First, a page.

Home Information Cases Peter Shalson & Jean-Claude Mimran & Ors v Onofrio Russo & Ors (2003)

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Peter Shalson & Jean-Claude Mimran & Ors v Onofrio Russo & Ors (2003)

Summary

A claim to trace money into a valuable motor yacht and a bank account failed where the interest was dependant on there being a fiduciary relationship sufficient to invoke equity's tracing ability and there was no justification for the suggested consolidation of a current account with a deposit account to enable the claimant to say that the account was in credit rather than debit and was therefore an asset rather than a liability.

Facts

Claims arising out of frauds practised on the claimants by the first defendant ('R'). The proceedings were started by a claim form dated 12 March 2001 on behalf of Peter Shalson ('S') and companies owned by S. R had induced S to part with £19.45m over the course of their association. The issue of the claim form was followed by early interim orders which R breached and on 9 July 2001 R was committed to prison for contempt for two years and on 3 October 2001 summary judgment was entered against him for £20m plus interest. The claim against the second to fifth defendants ('Cantrust') was settled. The sixth defendant was Westbond International Bank Ltd ('WIB'), a bank that was at all material times under R's de facto control. It had an account with a Swiss bank, PKB Privatbank AG ('PKB'). S's £19.45m was paid into that account. On 3 October 2001 summary judgment was entered against PKB for that sum. On 9 October 2003 an order was made appointing provisional liquidators of WIB and on 28 November 2001 it was ordered to be wound up. The eighth and ninth defendants were Mr Mimran and his company Oceanwave International Holdings Ltd ('the Mimran parties') who were also victims of R's frauds. On 3 October 2001 the application to be joined to the proceedings was allowed. On 29 January 2002 they served a Part 20 claim, joining as defendants the claimants (S) and two new parties. The Mimran parties claimed to have been swindled out of at least US $7.5m by R, which they too paid into WIB's account with PKB. Their primary claim was to trace the money into a valuable motor yacht, "Mosaique", which was constructed and acquired pursuant to a joint venture between S and R. The Mimran parties' tracing claim was resisted by S. On 21 June 2001 it was ordered that all tracing claims should be heard together. The Mimran parties also asked for money judgments against R and WIB with a view to assisting the enforcement of any judgment against R they asked for a declaration that the Brookscastle settlement (a settlement set up by R and involving the second to fifth defendants, Cantrust), was a sham and a device in respect of which the true settlor and sole beneficiary was R and that he used it to pretend that assets which were really his were in fact assets of the settlement to prevent those assets being applied in satisfaction of his personal obligations.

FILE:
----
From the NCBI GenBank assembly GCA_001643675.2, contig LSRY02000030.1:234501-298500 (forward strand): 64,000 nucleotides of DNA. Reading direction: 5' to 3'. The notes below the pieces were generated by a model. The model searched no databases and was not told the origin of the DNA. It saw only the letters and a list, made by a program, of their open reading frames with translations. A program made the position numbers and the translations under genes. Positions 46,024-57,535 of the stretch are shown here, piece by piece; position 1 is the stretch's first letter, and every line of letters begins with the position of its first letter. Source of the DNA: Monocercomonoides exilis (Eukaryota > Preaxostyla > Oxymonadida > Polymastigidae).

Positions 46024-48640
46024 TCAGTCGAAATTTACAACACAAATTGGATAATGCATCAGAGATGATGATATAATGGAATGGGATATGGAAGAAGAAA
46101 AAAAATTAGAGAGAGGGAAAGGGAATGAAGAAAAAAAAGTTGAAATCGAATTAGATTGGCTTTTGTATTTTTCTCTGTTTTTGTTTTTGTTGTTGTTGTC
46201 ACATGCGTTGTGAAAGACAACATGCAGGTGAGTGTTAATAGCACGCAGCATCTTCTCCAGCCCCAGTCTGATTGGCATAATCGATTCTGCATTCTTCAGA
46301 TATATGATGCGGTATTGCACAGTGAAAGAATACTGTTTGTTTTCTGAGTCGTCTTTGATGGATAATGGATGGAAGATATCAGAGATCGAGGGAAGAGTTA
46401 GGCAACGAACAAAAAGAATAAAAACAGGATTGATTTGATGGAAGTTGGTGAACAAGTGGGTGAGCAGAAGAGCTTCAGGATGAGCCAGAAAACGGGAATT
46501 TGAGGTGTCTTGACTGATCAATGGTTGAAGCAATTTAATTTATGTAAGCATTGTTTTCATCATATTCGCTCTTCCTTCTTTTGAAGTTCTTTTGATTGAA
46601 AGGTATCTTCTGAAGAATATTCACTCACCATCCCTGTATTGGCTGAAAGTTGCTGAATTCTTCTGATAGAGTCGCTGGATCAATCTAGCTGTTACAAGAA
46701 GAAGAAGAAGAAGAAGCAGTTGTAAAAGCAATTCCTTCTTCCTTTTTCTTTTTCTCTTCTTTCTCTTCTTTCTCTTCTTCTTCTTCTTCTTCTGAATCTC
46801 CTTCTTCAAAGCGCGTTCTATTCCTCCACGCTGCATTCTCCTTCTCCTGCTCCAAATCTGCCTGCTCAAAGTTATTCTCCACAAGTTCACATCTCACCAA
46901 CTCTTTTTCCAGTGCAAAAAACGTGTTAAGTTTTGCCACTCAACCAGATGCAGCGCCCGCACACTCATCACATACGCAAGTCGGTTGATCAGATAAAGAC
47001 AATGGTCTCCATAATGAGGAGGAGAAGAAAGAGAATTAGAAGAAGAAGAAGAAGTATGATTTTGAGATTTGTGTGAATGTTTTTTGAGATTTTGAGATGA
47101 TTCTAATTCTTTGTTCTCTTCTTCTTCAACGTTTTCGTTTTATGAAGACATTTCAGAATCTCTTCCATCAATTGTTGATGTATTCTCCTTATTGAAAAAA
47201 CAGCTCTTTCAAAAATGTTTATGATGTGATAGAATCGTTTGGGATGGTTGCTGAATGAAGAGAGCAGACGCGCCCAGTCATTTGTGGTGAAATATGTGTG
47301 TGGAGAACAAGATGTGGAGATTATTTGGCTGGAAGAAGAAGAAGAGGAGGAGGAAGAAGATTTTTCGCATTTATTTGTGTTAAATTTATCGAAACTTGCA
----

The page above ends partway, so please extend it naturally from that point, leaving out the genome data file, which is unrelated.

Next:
Held

(1) As held in Foskett v McKeown & Ors (2001) 1 AC 102, tracing was neither a claim nor a remedy. It was the process by which a claimant sought to show that an interest he had in an asset had become represented by an interest in a different asset. Foskett (supra) did not decide that there was no longer any difference between the common law and equitable rules of tracing or that there was no need to identify a fiduciary relationship as a precondition to tracing into a mixed fund. Each of the three ways that M claimed to set up a proprietary interest was dependant on there being a fiduciary relationship sufficient to invoke equity's tracing ability: (i) on the implied rescission of the loan contracts effected by the bringing of his Part 20 claim, M had revested in him the property in the money he advanced entitling him to trace it into assets into which it was subsequently applied; (ii) no Quistclose trust was created in the present case; (iii) R did not owe M fiduciary duties in respect of the monies advanced. They chose to conduct the venture through a company and it was simply to the company that each would have owed fiduciary duties. (2) M was entitled to trace his money into WIB's PKB account. WIB was not an innocent, independent bank in no way privy to R's dishonesty. (3) There was no justification for the suggested consolidation of the current account with the deposit account to enable M to say that the account was in credit rather than debit. Therefore the bulk of M's tracing claim failed because the WIB/PKB account was overdrawn and was therefore not an asset. (4) S was a good faith purchaser for value of some of the loans without notice of M's claim to trace into the loans and therefore took his charge free of M's claim. (5) In the event no claim as regards the Brookscastle settlement was made. No finding was made that the settlement was a sham or that it was appropriate to pierce the settlement's veil and declare that the assets duly vested in it in fact belonged exclusively to R. (6) The Mimran parties' tracing claims failed, as did their claim against Cantrust. Oceanwave's claim against WIB failed. M was entitled to judgment against R for: (a) $8.5 million plus interest from 1 January 1997; (b) $2.5 million plus interest from 2 February 2000; and (c) damages of $7.5 million plus interest on the four loans making up that sum from their respective dates of payment. He was also entitled to judgment against WIB for the same sum of damages and interest.

Judgment accordingly.

Chancery Division
Rimer J
Judgment date
11 July 2003
References

[2005] Ch 281

Practice areas

trusts-and-settlements,Trusts & Settlements